For heavy duty applications such as MARS, high power RTTY and SSB. Price $89500
W. Edmund Hood W2FEZ 223 Pullman Ave. Rochester NY 14615
As long as there have been radio amateurs, hams have been interested in the telephone system and sought ways to integrate it into ham communications. The worth of this idea needs no explaining. With their great tradition of public service and emergency work, ham operators have time and again proven their skill and efficiency in time of need. Nonetheless, in order to be a truly effective service, ham radio should be ready, whenever necessary, to utilize any and all media for communications. In spite of the fact that the two services grew up together, comparatively little data of any value is available for our use. Therefore the ham is often inclined to experiment on his own. This clandestine activity can have tragic results in the form of angry telephone officials, and, in some cases, can produce real damage to the telephone system, to say nothing of the expensive ham equipment.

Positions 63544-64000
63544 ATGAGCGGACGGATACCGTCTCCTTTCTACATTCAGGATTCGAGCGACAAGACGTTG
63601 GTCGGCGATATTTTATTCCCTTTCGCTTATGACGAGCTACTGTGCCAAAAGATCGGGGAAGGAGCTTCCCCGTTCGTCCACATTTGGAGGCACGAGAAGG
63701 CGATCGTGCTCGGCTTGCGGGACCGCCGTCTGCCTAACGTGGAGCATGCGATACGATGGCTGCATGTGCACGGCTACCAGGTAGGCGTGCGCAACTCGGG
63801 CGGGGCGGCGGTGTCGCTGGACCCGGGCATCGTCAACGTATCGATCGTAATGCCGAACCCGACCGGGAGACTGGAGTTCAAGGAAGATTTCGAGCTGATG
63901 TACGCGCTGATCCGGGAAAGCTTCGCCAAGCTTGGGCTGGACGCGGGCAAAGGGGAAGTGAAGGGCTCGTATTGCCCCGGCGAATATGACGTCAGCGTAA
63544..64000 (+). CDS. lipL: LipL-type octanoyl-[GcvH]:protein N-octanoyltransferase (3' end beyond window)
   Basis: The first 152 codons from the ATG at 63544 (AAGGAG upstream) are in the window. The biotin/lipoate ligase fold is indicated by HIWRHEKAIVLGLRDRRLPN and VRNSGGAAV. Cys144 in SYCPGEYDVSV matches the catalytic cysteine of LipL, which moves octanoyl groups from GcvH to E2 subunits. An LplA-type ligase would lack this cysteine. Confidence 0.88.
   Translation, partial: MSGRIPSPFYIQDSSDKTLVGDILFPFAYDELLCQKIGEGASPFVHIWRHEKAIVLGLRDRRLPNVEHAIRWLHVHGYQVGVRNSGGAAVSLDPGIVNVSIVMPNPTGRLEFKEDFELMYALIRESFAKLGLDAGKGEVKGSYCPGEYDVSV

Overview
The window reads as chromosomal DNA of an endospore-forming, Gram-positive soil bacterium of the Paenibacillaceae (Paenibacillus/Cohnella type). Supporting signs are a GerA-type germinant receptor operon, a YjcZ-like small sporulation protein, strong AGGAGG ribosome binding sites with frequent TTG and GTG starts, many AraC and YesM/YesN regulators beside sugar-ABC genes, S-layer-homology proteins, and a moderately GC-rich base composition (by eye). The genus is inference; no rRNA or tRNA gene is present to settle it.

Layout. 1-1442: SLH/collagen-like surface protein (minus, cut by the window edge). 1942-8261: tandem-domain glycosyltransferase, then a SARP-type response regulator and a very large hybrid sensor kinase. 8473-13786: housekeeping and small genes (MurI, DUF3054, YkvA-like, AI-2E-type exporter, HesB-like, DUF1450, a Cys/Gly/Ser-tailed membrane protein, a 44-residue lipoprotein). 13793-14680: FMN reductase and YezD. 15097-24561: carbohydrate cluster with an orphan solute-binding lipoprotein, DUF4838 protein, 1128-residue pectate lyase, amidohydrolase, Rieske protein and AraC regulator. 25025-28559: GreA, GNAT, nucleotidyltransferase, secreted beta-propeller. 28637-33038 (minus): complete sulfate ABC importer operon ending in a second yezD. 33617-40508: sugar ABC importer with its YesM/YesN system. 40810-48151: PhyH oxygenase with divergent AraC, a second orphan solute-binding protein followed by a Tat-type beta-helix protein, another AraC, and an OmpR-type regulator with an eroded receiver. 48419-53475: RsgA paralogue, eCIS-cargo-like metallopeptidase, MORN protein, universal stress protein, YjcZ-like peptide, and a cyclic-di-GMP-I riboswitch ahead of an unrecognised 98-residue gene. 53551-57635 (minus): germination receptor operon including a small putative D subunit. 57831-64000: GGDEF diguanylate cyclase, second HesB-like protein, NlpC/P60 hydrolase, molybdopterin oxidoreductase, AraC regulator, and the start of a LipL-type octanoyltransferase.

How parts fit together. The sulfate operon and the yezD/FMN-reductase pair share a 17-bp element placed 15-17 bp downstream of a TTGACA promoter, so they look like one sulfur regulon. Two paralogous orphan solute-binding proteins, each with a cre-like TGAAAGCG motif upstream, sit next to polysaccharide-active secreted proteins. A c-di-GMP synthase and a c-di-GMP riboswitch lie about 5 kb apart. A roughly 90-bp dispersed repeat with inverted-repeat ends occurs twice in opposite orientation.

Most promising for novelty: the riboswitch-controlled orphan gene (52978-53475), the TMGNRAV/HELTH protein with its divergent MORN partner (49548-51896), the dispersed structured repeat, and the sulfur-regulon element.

In all fairness to the telephone people, it should be pointed out that a service so widespread as theirs can become night-marishly complex. Take the telephone found in the average home, it's a lot more intricate than the cheap field phones they used to sell in the Radio Shack.
The diagram is the result of the dissection of a surplus telephone, rather than any revelation by Mr. Bell. With the receiver hung up, S4 and S5 are held open. A strong ac signal can pass through C2 and ring the bell, but the rest of the instrument is disconnected. When you pick up the phone, S4 and S5 close. As you start to dial, SI